A multi-million-dollar project to protect a person’s online identity is enlisting help from a team of University of Dundee experts.
Experts from the University’s Centre for Argument Technology are to develop software capable of detecting and disguising trademark linguistical patterns used by individuals online.
The team, located within the University’s School of Science and Engineering, are receiving $2.5m of funding as part of a larger project consortium led by SRI International in California. The project is funded by the Intelligence Advanced Research Projects Activity (IARPA), the research and development arm of the United States Government’s Office of the Director of National Intelligence.
“Whether we realise it or not, every person has patterns within the ways they engage in dialogue that, over a body of work, can reveal their identity. This is what we refer to as a dialogical fingerprint.
“The way a person interacts using language can also provide clues as to their identity. For example, a person may tend to answer questions or deliberately avoid doing so. If they do answer, do they expand on a simple yes or no with evidence and explanation, or do they tend to quickly move on. All these attributes can feed into a wider linguistic profile.
“People around the world take significant risks in highlighting injustice. By being able to identify an individual’s dialogical fingerprint it becomes possible to develop the means to remove tell-tale traits, protecting their privacy and allowing them to share their experiences in safety.”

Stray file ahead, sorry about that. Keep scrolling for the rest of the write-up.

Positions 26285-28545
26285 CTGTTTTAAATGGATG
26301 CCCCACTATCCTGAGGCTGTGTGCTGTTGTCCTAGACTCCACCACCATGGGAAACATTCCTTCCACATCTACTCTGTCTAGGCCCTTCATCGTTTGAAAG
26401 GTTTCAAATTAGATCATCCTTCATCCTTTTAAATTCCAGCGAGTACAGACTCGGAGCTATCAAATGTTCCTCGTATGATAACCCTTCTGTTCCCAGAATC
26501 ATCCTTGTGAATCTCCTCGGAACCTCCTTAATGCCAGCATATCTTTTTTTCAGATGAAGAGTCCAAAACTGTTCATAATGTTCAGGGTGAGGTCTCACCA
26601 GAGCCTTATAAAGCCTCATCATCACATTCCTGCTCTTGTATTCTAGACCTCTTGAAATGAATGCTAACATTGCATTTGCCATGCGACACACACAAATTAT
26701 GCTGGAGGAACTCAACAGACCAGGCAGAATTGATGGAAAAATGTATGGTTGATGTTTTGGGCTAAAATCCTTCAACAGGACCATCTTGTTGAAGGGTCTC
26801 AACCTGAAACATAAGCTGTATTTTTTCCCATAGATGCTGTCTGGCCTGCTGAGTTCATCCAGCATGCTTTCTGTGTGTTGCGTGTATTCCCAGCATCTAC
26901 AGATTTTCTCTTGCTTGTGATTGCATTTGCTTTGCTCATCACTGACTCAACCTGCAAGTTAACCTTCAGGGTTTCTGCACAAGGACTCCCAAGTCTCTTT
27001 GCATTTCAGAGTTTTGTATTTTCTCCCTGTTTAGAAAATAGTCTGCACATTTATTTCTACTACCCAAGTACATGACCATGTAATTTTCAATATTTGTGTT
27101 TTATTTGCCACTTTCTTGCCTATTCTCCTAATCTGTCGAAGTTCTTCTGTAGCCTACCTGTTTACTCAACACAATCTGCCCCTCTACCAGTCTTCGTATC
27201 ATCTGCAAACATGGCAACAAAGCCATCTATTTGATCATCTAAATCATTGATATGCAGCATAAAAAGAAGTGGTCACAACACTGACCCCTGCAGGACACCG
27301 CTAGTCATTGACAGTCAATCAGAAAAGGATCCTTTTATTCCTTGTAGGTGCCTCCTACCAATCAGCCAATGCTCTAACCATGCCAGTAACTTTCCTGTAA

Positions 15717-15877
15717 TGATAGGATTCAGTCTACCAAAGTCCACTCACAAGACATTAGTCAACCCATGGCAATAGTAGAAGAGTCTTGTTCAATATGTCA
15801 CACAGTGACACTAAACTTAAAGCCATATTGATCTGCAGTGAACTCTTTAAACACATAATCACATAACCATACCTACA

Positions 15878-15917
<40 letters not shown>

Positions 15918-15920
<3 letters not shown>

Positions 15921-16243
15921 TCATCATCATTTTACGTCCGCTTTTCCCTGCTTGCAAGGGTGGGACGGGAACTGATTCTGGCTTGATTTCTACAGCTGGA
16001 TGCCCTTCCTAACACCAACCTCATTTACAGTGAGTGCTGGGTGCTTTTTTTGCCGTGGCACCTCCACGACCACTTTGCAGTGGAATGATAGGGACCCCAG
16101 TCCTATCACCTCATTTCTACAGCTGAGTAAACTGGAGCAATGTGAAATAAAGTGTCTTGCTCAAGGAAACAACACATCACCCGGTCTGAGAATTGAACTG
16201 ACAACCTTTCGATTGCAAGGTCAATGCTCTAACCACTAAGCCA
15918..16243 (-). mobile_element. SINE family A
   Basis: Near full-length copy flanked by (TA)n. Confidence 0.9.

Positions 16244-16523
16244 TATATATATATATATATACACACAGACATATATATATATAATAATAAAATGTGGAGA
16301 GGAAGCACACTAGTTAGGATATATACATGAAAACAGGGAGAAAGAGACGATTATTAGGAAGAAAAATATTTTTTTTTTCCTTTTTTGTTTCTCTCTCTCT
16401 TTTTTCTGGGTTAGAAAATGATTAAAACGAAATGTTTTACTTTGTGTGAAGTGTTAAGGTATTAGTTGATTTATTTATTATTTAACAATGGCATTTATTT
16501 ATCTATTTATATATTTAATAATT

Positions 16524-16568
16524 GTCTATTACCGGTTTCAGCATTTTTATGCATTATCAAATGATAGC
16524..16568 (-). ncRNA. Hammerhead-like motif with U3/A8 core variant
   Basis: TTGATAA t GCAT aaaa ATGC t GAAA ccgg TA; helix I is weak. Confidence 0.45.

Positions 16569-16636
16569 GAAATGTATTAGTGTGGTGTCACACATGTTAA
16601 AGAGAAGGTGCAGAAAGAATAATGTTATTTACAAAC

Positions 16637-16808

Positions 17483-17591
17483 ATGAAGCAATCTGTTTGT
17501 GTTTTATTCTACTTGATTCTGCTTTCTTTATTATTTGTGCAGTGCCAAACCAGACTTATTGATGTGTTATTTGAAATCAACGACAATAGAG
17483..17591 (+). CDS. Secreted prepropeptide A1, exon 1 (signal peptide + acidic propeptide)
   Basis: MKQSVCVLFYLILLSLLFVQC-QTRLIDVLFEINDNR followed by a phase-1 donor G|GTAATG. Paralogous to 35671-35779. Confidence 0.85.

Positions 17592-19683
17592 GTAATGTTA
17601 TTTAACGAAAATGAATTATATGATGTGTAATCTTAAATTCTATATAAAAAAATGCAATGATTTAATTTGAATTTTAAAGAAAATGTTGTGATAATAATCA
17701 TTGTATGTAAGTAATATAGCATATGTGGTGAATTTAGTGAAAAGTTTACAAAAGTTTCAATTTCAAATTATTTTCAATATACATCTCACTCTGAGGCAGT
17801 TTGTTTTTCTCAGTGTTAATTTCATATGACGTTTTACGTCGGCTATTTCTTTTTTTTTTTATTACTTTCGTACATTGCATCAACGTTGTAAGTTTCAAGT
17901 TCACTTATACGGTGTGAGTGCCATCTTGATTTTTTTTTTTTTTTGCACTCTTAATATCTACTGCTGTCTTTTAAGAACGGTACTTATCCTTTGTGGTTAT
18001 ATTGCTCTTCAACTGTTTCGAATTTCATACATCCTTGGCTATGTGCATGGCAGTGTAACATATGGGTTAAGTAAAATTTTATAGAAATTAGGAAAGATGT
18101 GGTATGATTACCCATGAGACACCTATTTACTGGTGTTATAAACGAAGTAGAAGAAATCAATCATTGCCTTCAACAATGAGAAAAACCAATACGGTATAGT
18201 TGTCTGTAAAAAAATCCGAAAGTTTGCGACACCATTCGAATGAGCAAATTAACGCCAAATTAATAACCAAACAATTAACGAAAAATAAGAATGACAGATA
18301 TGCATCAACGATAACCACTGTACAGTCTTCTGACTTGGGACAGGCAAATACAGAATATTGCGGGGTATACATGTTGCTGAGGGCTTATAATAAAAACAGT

The Dundee research forms part of IARPA’s Human Interpretable Attribution of Text Using Underlying Structure (HIATUS) program, a research effort aimed at advancing human language technology. The goals of the initiative are to help protect the identities of authors who could be endangered for speaking out, as well as developing means of identifying counterintelligence risks.
The Dundee team will utilise cutting-edge artificial intelligence technology throughout the project, processing dialogue models dating back centuries to develop a complete understanding of linguistic patterns.
“It’s fun to be working with deep-learning models that are at the vanguard of AI technology and linguistic processing and combining these with theories and modes from the era of Aristotle,” added Professor Reed.
“We already have practical experience of working at the interface of philosophy, linguistics and AI and are excited about harnessing this understanding to resolve modern, real-world problems.”
Notes to editors – Note that any quotes should not be attributed to IARPA.